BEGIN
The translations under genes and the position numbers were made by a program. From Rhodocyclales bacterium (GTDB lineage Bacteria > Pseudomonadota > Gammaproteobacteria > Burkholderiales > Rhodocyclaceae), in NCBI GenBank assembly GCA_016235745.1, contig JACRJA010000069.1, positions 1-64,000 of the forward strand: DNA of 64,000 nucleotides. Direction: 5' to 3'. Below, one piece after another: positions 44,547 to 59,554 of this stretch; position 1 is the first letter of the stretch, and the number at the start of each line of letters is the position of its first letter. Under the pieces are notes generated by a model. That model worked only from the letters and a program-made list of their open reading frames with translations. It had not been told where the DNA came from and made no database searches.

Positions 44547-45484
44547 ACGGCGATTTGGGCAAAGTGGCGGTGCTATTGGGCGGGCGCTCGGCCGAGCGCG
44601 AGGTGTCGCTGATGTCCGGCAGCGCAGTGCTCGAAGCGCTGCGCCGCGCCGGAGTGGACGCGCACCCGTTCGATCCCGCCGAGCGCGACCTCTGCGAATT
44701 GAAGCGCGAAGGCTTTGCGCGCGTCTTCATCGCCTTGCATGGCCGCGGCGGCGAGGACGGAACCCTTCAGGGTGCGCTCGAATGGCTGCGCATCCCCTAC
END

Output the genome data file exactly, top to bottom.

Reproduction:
The translations under genes and the position numbers were made by a program. From Rhodocyclales bacterium (GTDB lineage Bacteria > Pseudomonadota > Gammaproteobacteria > Burkholderiales > Rhodocyclaceae), in NCBI GenBank assembly GCA_016235745.1, contig JACRJA010000069.1, positions 1-64,000 of the forward strand: DNA of 64,000 nucleotides. Direction: 5' to 3'. Below, one piece after another: positions 44,547 to 59,554 of this stretch; position 1 is the first letter of the stretch, and the number at the start of each line of letters is the position of its first letter. Under the pieces are notes generated by a model. That model worked only from the letters and a program-made list of their open reading frames with translations. It had not been told where the DNA came from and made no database searches.

Positions 44547-45484
44547 ACGGCGATTTGGGCAAAGTGGCGGTGCTATTGGGCGGGCGCTCGGCCGAGCGCG
44601 AGGTGTCGCTGATGTCCGGCAGCGCAGTGCTCGAAGCGCTGCGCCGCGCCGGAGTGGACGCGCACCCGTTCGATCCCGCCGAGCGCGACCTCTGCGAATT
44701 GAAGCGCGAAGGCTTTGCGCGCGTCTTCATCGCCTTGCATGGCCGCGGCGGCGAGGACGGAACCCTTCAGGGTGCGCTCGAATGGCTGCGCATCCCCTAC